Cancer Treatment Centers of America

Life and Wellness

Find tips, information and resources on living with cancer, fighting it, surviving it and practicing a healthy lifestyle overall.

Who should care for cancer patients after treatment, PCPs or oncologists? Both, experts say

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Survivorship

The cancer journey is a challenging, emotional experience, and many patients find themselves forming deep bonds with the people who saw them through the scariest of times—their oncologist. So when treatment is over, and it’s time to go back to their primary care physician, some patients have a difficult time letting anyone else take the reins of their care. “Patients typically place their trust in their medical oncologist, and many of them are reluctant to leave him or her,” says Anthony Perre, MD, Director of New Patient Intake and Vice Chief of Staff at our hospital in Philadelphia. “At this point in time, a smooth transition from oncology care to primary care isn’t happening for most patients.”

How to return to an active sex life after prostate cancer treatment

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prostate cancer treatment

No matter the cancer, treatments often cause side effects that affect patients’ quality of life. But with prostate cancer, the potential side effects can be particularly concerning to men who are trying to decide which approach is right for them. Surgery, radiation therapy and other treatments may impact a patient’s sex life, causing challenges like low sex drive, loss of penis length, dry orgasm or low sperm counts.

Nutrition may not help the immune system fight cancer, but it is still important

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September blog

Cancer patients often take a hit to the immune system, typically because treatments used to fight the disease may deplete the white blood cells that help ward off infection, impairing the body’s ability to protect itself. Some patients believe that changing their diet—say, by swapping out their daily bag of chips for an apple—will strengthen their immune system and help it battle cancer. But they’re only partly correct.

What's the difference? Endometrial cancer and uterine sarcoma

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difference

Gynecologic cancers do not get the kind of public attention other cancer types do. September is Gynecologic Cancer Month, but you’re unlikely to see many purple ribbons, fundraisers or walks to raise awareness for the cause. Compared to breast cancer and its pink takeover during its awareness month in October, gynecologic cancers—cervical, ovarian, uterine (endometrial), vaginal and vulvar— are much lesser known.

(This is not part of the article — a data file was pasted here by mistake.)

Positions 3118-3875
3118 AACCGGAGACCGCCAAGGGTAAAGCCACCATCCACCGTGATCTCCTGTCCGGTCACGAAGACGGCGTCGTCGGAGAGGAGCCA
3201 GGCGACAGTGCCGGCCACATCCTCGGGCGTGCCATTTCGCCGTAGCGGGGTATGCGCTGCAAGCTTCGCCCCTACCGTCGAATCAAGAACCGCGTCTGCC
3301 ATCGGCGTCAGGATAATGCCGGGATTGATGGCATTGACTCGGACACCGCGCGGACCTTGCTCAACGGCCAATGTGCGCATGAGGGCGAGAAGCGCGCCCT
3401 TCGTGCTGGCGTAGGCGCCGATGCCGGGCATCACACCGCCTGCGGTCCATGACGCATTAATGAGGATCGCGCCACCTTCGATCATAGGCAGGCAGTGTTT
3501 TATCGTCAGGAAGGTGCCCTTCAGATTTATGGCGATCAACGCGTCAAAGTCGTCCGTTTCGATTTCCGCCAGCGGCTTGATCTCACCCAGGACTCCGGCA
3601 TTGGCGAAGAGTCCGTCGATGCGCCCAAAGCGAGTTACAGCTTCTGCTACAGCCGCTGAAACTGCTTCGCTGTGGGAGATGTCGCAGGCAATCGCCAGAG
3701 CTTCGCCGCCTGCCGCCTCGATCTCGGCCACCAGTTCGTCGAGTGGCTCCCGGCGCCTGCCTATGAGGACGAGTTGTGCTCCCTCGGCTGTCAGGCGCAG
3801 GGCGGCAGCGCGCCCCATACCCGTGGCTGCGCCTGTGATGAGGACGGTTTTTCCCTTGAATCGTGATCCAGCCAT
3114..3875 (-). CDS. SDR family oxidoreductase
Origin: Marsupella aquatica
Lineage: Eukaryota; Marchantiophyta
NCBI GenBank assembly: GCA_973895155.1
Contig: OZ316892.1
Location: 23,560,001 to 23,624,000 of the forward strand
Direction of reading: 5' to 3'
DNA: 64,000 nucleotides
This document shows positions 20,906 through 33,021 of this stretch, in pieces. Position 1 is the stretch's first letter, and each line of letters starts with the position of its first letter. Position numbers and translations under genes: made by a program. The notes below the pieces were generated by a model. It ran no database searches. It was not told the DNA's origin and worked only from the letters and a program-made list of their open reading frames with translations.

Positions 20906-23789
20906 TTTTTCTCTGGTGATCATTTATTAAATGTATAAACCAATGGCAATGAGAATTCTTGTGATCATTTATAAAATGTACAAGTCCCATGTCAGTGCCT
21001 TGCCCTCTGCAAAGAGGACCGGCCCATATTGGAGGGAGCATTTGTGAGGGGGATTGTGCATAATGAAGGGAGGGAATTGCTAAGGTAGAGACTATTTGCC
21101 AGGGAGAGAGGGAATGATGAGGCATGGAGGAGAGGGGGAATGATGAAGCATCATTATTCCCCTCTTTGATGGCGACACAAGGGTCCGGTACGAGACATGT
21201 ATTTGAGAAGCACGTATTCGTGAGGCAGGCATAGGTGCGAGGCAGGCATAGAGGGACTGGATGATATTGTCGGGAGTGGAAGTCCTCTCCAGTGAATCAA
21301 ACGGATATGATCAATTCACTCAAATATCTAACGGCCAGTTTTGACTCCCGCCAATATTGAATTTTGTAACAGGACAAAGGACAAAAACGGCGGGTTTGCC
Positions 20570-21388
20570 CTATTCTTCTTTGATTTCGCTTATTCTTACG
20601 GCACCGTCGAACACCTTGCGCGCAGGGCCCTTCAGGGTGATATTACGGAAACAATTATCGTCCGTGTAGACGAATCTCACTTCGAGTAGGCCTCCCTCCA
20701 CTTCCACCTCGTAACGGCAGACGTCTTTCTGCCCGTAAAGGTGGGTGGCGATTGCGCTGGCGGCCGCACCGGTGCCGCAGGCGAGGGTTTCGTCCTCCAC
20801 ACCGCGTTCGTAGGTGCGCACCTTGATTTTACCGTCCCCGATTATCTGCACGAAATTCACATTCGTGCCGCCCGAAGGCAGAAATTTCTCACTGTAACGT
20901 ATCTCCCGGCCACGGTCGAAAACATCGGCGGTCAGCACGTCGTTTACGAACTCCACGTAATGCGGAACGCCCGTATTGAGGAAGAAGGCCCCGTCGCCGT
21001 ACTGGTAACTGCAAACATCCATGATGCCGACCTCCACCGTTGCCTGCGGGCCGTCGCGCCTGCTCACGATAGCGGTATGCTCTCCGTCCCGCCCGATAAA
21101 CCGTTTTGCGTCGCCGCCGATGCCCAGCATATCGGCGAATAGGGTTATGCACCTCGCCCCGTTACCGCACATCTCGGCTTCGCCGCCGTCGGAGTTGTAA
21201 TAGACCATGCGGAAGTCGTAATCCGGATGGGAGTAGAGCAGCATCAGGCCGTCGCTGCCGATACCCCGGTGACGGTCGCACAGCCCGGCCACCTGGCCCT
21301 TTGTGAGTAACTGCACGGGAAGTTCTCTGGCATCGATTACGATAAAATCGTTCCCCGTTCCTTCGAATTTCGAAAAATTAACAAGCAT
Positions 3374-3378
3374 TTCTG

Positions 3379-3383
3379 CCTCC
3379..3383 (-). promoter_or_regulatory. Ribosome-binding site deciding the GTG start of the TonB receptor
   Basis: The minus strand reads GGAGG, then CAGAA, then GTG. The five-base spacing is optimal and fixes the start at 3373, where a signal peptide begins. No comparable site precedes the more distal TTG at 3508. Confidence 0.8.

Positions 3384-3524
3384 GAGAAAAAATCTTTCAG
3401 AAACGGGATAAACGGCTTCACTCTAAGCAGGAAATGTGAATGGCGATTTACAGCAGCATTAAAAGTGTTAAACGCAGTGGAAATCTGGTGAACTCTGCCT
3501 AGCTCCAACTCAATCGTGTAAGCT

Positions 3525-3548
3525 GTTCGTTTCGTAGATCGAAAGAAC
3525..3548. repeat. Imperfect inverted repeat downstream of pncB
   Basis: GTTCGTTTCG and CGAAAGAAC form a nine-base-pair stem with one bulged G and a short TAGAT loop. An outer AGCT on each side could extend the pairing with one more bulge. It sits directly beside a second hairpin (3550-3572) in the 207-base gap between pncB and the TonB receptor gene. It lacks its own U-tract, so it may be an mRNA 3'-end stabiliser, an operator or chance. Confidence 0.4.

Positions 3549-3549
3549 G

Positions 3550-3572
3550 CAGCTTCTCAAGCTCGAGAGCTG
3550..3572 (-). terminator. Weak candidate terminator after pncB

What I wish I knew: Ways to deal with chemo brain

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chemo brain

Prior to her treatment for breast cancer in 2015, Marty Oxford taught gifted elementary school students in first through fifth grades. Teaching was a passion for the Pine Mountain, Georgia, resident, but she had to put her three-decade career on hold while undergoing surgery and chemotherapy treatments.

Regional therapies: What are they and how can they help?

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Organ-directed therapies

Advanced cancer can be challenging to treat, especially when it spreads to vital organs that are critical to the body’s survival, such as the liver and the lungs. The difficulty comes in not only reaching the tumor, but in treating it without damaging the vital organs affected and further harming the patient’s health. But a more targeted treatment approach is offering such patients a potential option, allowing doctors to deliver high doses of chemotherapy or radiation directly to the tumor, without exposing the rest of the body to harmful levels of toxicity.

Tips for cancer patients: How to deal with information overload

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Information

A cancer diagnosis often comes with an overwhelming amount of information for patients to sift through and remember. Between appointments, meeting with various doctors and clinicians, and digesting treatment and nutrition information, it can be difficult to keep track of it all. There’s so much to focus on at a time when you’re dealing with an experience that has likely turned your life upside down.